How little the general public knows about the tremendous effort that’s made each school day to get 24 million children to school and home. If they knew how much teamwork, coordination and planning (and sweat and elbow grease) are necessary to keep the nation’s fleet of 450,000 buses in good working order, they would be amazed!
We often talk about the tremendous efforts of school bus drivers — heightened recently by the tragic slaying of the driver in Tennessee — but we often forget to applaud the efforts of the shop staff. Working behind the scenes, mechanics and their supervisors rarely get served with the recognition they so richly deserve.
Fully deserved recognition
That’s why we continue our efforts to feature some of these fine people in this issue. Our “Top 10 Maintenance Programs” article has become an annual showcase for exemplary school bus shops around the nation. Please take a few minutes to read this special section. And don’t forget to look closely at the photos, most of which feature a proud staff of maintenance employees.
In this issue, we also feature our annual maintenance survey. This year’s research presents numerous interesting findings. Among them, the fact that fewer than a third of school bus fleets have a formal maintenance training program is surprising, but not necessarily dismaying.
As I’ve said before, we should provide as much training as we can to all school transportation employees. Whether it’s a formal program or something less structured doesn’t matter so much as long as it addresses all gaps in the education of your employees.
In this year’s survey we asked you about the greatest challenges you face in the shop and here are some of your answers:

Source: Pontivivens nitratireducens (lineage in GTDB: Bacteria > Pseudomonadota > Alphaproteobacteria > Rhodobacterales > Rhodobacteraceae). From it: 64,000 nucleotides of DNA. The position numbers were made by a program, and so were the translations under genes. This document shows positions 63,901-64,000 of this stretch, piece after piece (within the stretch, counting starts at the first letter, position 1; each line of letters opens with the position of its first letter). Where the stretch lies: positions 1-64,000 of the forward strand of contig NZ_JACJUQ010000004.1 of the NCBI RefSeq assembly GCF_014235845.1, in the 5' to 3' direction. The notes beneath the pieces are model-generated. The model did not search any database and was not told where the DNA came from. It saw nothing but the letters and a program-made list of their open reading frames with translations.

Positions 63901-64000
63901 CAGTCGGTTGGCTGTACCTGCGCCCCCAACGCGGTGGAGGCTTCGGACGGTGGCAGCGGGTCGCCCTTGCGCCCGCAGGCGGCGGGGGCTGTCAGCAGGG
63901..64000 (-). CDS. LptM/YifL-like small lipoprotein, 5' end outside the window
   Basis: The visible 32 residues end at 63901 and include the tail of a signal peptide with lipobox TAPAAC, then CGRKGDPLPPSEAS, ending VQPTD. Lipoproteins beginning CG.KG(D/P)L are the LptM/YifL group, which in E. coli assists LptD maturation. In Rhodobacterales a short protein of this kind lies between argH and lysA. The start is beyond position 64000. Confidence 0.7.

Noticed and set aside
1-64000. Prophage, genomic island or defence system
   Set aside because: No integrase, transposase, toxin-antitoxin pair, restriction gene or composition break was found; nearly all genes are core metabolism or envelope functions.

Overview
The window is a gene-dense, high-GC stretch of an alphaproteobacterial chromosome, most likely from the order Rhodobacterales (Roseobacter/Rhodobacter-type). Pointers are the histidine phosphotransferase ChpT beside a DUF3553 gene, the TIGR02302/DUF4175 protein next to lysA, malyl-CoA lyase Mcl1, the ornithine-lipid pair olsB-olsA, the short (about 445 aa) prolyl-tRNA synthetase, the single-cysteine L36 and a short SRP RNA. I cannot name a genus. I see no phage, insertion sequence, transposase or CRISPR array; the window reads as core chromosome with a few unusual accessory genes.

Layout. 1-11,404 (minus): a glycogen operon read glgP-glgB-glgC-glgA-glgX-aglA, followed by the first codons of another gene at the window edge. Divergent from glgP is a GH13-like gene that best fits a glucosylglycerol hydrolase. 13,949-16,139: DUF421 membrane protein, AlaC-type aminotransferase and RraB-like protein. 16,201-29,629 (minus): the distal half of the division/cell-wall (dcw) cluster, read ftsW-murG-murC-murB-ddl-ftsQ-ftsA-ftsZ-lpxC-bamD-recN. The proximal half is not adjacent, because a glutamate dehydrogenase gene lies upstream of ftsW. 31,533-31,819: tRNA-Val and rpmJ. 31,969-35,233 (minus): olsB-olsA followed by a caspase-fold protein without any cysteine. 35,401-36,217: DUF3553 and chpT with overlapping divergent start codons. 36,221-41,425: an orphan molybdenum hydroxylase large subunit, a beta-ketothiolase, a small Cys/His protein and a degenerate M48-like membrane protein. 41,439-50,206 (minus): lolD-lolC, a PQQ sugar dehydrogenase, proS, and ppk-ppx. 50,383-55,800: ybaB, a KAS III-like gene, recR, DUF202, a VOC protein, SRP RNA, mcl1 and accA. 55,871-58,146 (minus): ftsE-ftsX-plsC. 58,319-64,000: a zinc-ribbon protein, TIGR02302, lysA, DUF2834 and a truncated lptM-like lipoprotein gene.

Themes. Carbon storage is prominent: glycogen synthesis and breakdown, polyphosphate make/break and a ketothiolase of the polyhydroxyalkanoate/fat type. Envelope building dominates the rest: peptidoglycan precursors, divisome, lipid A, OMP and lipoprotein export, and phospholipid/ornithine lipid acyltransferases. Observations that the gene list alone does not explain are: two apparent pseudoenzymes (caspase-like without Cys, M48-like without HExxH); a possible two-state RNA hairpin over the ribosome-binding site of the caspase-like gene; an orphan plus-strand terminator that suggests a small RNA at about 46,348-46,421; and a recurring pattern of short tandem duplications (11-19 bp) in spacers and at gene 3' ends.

“All the new technology”
“Lack of computerized engine knowledge”
See a thread here? I obviously pulled comments on the same topic. However, there’s a concern here. If this industry isn’t supplying its mechanics with the training they need to maintain electronic engines, transmissions, antilock braking systems and multiplexing, they’re going to struggle in the years ahead.
Training can’t be ignored
What we need to do is take advantage of all training opportunities that are out there. Some community colleges offer classes in diesel engine technology and antilock braking systems. As much as possible, mechanics should be encouraged to take these courses. If you can cover the cost of the course, even better.
Also, don’t be afraid to check with your bus dealers. Whether it’s a half-day seminar on a chassis or engine topic or a two-hour in-service on maintaining a wheelchair lift, vendor training can be invaluable. Check with other local school bus operators to see if you can coordinate a joint training session.
Attending state and national pupil transportation conferences is also a big help. Most of them have trade shows that encourage an exchange of information between customer and vendor. Fight to go to these shows, especially the National Association for Pupil Transportation’s annual conference and trade show in November.